Real Southern Cornbread

This special recipe came from Ann Parker, a Georgia native, who is now a food writer and restaurant reviewer for The Santa Cruz Sentinel. In her soft Southern drawl, which becomes more pronounced when we’re talking about food our mamas used to make when we were growing up, Ann explained, “The secrets to my ‘muthuh’s’ wonderful cornbread: stone-ground cornmeal, buttermilk and a cast-iron skillet. She generally uses Yelton’s or Tenda-Bake self-rising cornmeal, but our favorite is Perkerson’s, which is harder to find. The recipe can be halved for a smaller skillet.”


2 cup self-rising  cornmeal
2 eggs, beaten
3-4 tablespoons cooking oil or melted butter
2 cups buttermilk, approximately
(*or add 1/4 tsp salt, 1 tablespoon baking powder and 1 teaspoon baking soda to plain cornmeal)


Preheat oven to 450°F.

Coat a large cast-iron skillet well with oil and put it in the oven while preparing the recipe: it should be good and hot!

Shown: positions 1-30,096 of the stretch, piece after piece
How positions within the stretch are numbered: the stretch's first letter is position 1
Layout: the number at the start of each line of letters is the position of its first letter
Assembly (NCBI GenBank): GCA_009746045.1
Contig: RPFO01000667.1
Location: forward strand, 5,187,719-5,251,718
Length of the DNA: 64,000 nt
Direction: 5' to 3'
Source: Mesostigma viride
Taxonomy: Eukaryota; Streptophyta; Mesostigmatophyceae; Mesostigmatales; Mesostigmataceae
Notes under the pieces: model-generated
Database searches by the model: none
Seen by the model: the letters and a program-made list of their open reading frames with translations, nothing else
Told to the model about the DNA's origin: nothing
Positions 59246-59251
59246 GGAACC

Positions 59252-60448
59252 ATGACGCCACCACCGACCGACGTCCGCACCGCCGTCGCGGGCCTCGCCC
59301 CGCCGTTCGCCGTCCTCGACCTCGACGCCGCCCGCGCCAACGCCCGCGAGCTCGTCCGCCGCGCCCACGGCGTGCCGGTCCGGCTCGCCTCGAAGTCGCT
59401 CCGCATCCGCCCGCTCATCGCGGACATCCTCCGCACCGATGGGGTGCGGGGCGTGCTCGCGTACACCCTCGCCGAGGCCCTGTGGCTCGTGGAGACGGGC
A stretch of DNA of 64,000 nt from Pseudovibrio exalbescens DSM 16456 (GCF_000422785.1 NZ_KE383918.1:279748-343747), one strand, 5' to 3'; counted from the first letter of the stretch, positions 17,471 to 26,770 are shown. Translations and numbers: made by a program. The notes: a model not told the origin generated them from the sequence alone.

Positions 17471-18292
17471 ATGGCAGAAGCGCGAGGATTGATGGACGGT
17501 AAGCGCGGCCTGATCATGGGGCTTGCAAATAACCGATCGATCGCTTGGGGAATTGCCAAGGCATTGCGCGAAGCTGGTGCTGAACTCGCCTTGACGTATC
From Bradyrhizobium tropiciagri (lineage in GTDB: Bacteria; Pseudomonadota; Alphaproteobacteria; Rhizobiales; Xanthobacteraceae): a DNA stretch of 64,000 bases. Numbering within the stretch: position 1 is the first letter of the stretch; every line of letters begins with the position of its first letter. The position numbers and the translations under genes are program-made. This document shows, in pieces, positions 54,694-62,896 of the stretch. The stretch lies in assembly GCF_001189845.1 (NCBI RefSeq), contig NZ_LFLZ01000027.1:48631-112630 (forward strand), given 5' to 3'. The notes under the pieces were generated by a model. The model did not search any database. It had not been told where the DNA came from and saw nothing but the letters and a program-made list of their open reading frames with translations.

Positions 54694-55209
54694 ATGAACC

Measure the cornmeal into a medium-sized bowl. Combine the beaten eggs and oil in a separate bowl and mix lightly; pour into the cornmeal, add the buttermilk and mix well with a wooden spoon. The batter should be soupy:  thick but not sticky, with a definite “shine” to it (add more buttermilk until it shines).

Remove hot skillet from oven, and carefully pour the batter in – it should crackle! This makes a crunchy, delectable crust.

Turn oven down to 425°F and bake 40-45 minutes, or until the top is slightly browned and the sides pull away.

Let the skillet sit on a cooling rack for about 5 minutes before cutting and serving. The hot cornbread is wonderful with butter, honey, jelly or apple butter. Also very good toasted under a broiler for breakfast the next morning (if you have any left).

SOURCE: Recipe courtesy of Ann Parker’s mother, Cynthia Parker, Athens, GA

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